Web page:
But Bucky remained dead, and Steve was inconsolable in his grief over his best friend and partner in crime throughout the decades of Captain America comics. In fact, it was one of the most foremost elements of his character
Fans looked at this and took the small hop and believed that Steve’s profound sense of loss than met the eye
So Bucky came back. In fact, he came back as the Winter Soldier in a comic book called The Winter Soldier, and ever since then we’ve been clamoring for Steve and Bucky to get a little closer.
They’re perfect for each other. The two buddies have been with each other since the beginning and will continue to stay together “until the end of the line”. They’re both “men out of time” from 1930s Brooklyn and are war buddies with great rapport who totally get along. They have so much in common.
At least go on a date and see if there’s anything there.
We have Peter Pan‘s Captain Hook, and this man has been through a lot. Yes, he’s trying to track down and kill Peter Pan like he’s an animal, but Peter Pan is an animal! This boy cut off his hand and fed it to a crocodile. Wicked, evil, and savage beyond belief.
Gregory ‘The Man with the Pecks’ Peck as Captain Ahab / Image Via The Guardian
Then we have Moby Dick‘s Captain Ahab who, like James Hook, wants to track down an animal whose savaged ships of all sorts.
But would they be searching for these monsters if they had, you know, found each other? Could their killer eyes turn into ones of passion and love if they only looked into each other’s eyes?
We here at Bookstr call out in a resounding, ‘YES!’
Charles Dickens’ gave us Great Expectations, which us the tragic story of Miss. Havisham. Left at the altar as a young lady, she has preserved her house as it was on her wedding day and lived there ever since, shut away from the world. She has a heart of gold, but no one has treated it well.
Look at those sultry eyes/Image Via Pinterest
Harper Lee gave us To Kill A Mocking Bird, which introduced the world to Boo Radley. Our Boo has lived in a house since he was a child, hidden from the world, but he has a heart of gold, giving young Scout a jacket on a cold autumn day.
If these two shut-ins have closed their doors to the world, would they open their doors for each other? Boo Radley most certainly wouldn’t leave Miss. Havisham at the altar, and Miss. Havisham wouldn’t let our precious Boo feel unwelcomed.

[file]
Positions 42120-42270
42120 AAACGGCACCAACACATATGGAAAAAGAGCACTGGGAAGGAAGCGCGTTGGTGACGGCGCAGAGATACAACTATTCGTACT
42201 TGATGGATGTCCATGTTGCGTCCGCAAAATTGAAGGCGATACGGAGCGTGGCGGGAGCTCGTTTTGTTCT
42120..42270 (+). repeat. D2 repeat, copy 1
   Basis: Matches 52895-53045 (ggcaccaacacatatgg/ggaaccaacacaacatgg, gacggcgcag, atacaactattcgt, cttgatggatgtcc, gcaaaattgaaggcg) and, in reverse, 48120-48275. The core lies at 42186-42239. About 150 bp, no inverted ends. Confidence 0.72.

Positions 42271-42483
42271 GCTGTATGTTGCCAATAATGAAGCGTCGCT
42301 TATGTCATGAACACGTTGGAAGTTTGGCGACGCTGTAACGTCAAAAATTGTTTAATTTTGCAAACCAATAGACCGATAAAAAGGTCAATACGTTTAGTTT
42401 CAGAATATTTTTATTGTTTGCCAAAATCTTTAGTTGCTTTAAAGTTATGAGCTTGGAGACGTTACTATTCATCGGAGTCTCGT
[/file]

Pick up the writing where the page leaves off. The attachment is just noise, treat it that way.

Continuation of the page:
Now this pairing might not be great for the world at large, but they would be great for each other. Both live in fantasy world, the authors who created them were in real life great friends, and both crave ultimately power.
While both skilled in the powers of magic, it wouldn’t take magic to get these two working side by side.
Image Via Denver Post
Imagine it: the White Witch would kill all the lions and the hero in the land, freezing them in ice just in time…
Carlo Collodi’s Pinocchiogrows every time he lies, and he’s made of wood, so lie a few times and cut off the excess, and Voldemort doesn’t have to be called He-Who-Must-Not-Have-A-Nose.
Image Via Harry Potter Wiki – Fandom
Yes, Voldemort is a racist and a tyrant who thirsts for power more than a camel thirsts for water, but Pinocchio isn’t the pinnacle of innocence. After all, there’s a reason he’s cursed to have his nose grows every time he lies.
Plus, if he and Voldemort got together, Pinocchio can use his nose for…
Prince Eric isn’t a good fit for Hans Christie Andersen’s The Little Mermaid. He has legs, Ariel is half-fish, and if she gets together with him then she has to abandon her family. That’s a bad move, Ariel.
Aw, he’s holding him / Image Via Pinterest
But if she wants to take a walk on the wild side and still remain in the ocean, she can always go with the shark from Peter Benchley’s Jaws. Call him what you will (I call him Bruce, but others have called him Jaws or Sharkie or even Craig), but he knows his way around the wide ocean and can show Ariel a whole new world under the sea.
Ah, they always say there’s plenty of fish in the sea, but at least these two fish found each other. Maybe that’ll be the new plot for the new Disney remake!
Mrs. Robinson from Charles Webb’s 1963 novella The Graduate is trapped in a loveless marriage. She’s only married to her husband because she got pregnant and needed to avoid a scandal, and thus she hooks up with young Benjamin Braddock. But Benjamin is only into her because he’s bored. He doesn’t love her.
Image Via Study.com
Oedipus from the seminal play Oedipus Rex has a thing for older women. Yes, he didn’t know he was married to his mom, but she was still older than him. So maybe we can avoid the whole I-gotta-pluck-out-my-eyes thing and just have Oedipus meet up and see where things go with Mrs. Robinson. She’s old enough to be his mom, and that should be enough for dear old Ed.
This goes beyond the fact that ‘Katniss’ kind of, sort of, sounds like ‘cat’ and the Cheshire Cat is, well, a cat.